What happens when we read a story? Do we sit back and let the words take us on a journey? Do we wait patiently for the conflict resolution with bated breath? Or do we skip through everything, peaking at the ending to see how it ends?
We want stories that grab our attention, challenge us, or even allow a means of escape. Good fiction does all that, be it an epic adventure, a short story, or something in between.
Writing a short story is not that different from writing a long one. In a short story, you still have to know what you’re going to say, but you have fewer words with which to say it. For drabbles, the maximum is one hundred words. With so little space for imagery and descriptions, stark attention to detail is the key. That and creativity.
Creativity is born out of inspiration, and inspiration can come from anything. It doesn’t always have to come from a big event that happens. Sometimes, it can come from life in general, and those inspirations can turn into the elements in your story.
As fiction writing often goes, the characters can be stubborn and insist upon having their own way. Case in point, in Goodbyes, the male protagonist was meant to be staring out the window on a Sunday afternoon, watching the rain and reflecting on being all alone—not on the verge of a major break-up of his own making.
Pride and Prejudice passages often inspire my stories. Take the following:
“I declare I do not know a more awful object than Darcy, on particular occasions, and in particular places; at his own house especially, and of a Sunday evening, when he has nothing to do.”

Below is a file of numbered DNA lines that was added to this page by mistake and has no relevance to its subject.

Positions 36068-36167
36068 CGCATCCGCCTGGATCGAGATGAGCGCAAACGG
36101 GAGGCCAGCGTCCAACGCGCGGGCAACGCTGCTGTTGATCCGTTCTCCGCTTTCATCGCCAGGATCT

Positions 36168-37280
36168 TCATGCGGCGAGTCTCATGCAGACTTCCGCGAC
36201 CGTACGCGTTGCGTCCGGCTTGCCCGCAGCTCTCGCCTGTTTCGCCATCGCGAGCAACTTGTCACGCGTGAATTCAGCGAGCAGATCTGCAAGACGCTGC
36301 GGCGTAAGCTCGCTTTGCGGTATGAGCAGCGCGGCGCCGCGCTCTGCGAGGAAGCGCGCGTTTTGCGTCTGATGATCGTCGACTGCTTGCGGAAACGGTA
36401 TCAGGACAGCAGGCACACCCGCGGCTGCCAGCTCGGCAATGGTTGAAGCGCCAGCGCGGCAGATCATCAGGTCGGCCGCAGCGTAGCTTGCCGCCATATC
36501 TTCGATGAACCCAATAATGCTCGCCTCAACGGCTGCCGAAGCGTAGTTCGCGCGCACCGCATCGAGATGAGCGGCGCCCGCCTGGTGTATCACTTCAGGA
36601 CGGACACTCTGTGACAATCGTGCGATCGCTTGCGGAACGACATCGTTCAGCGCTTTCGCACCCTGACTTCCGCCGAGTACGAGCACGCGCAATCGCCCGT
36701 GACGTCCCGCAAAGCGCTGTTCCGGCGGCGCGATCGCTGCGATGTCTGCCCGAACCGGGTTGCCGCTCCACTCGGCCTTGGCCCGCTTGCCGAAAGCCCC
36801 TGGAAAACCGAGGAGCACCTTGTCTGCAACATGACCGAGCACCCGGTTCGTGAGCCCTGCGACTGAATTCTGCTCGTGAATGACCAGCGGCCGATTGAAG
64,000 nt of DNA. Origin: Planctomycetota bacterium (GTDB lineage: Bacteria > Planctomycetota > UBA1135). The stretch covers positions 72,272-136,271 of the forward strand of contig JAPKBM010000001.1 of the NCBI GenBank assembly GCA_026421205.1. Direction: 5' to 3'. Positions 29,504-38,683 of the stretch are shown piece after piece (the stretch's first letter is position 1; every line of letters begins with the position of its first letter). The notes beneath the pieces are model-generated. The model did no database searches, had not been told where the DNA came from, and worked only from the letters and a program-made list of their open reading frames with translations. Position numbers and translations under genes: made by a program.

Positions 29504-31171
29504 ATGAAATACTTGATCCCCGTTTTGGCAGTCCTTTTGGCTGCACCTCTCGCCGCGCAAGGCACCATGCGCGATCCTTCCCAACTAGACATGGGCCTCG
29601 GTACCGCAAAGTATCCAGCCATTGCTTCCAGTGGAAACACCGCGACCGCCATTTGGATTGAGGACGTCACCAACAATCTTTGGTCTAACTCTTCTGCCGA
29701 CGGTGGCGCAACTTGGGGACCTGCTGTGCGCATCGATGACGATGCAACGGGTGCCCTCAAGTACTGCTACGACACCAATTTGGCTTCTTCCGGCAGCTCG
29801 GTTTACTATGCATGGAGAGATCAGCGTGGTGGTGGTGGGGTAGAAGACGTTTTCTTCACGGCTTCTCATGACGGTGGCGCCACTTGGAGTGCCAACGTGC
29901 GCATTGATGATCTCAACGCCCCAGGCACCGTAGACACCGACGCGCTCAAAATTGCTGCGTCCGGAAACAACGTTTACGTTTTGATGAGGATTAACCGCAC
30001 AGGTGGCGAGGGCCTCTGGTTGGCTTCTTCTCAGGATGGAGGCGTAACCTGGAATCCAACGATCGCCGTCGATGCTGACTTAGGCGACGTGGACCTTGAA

I started with those words in mind and ended with this:
He stood at the window, staring out into the rain.
She had been crying. She told him she loved him, but she couldn’t be with him anymore. Words mattered, and his had caused her pain.
They love each other. All they needed was to talk this out. If he can just find the right words, everything will be all right. Surely there’s some way that he can persuade her to stay by his side.
Turning away from the window, he walked down the hall to their bedroom. He looked inside.
Nothing of hers remained. She had left without a goodbye.
A Passing Fancy
Is it love or is it infatuation? Is there a difference between the two when you’re staring into the eyes of a tall, dark, handsome gentleman?
Hearing what you want to hear. Giving in to the passion. Blowing through the doubts.
Loving him, trusting him, giving him everything he wants, everything he needs. Only to find out that you were just a passing fancy in his life, and never more than that.
It’s as if someone has pulled the rug out from under you. Everything collapses; everything crumbles.
It’s not love. It is not infatuation.
It’s just a broken heart.
Two Jane Austen couples come to my mind when reading A Passing Fancy. Which, if any, Jane Austen couple comes to yours? I invite you to share your thoughts.
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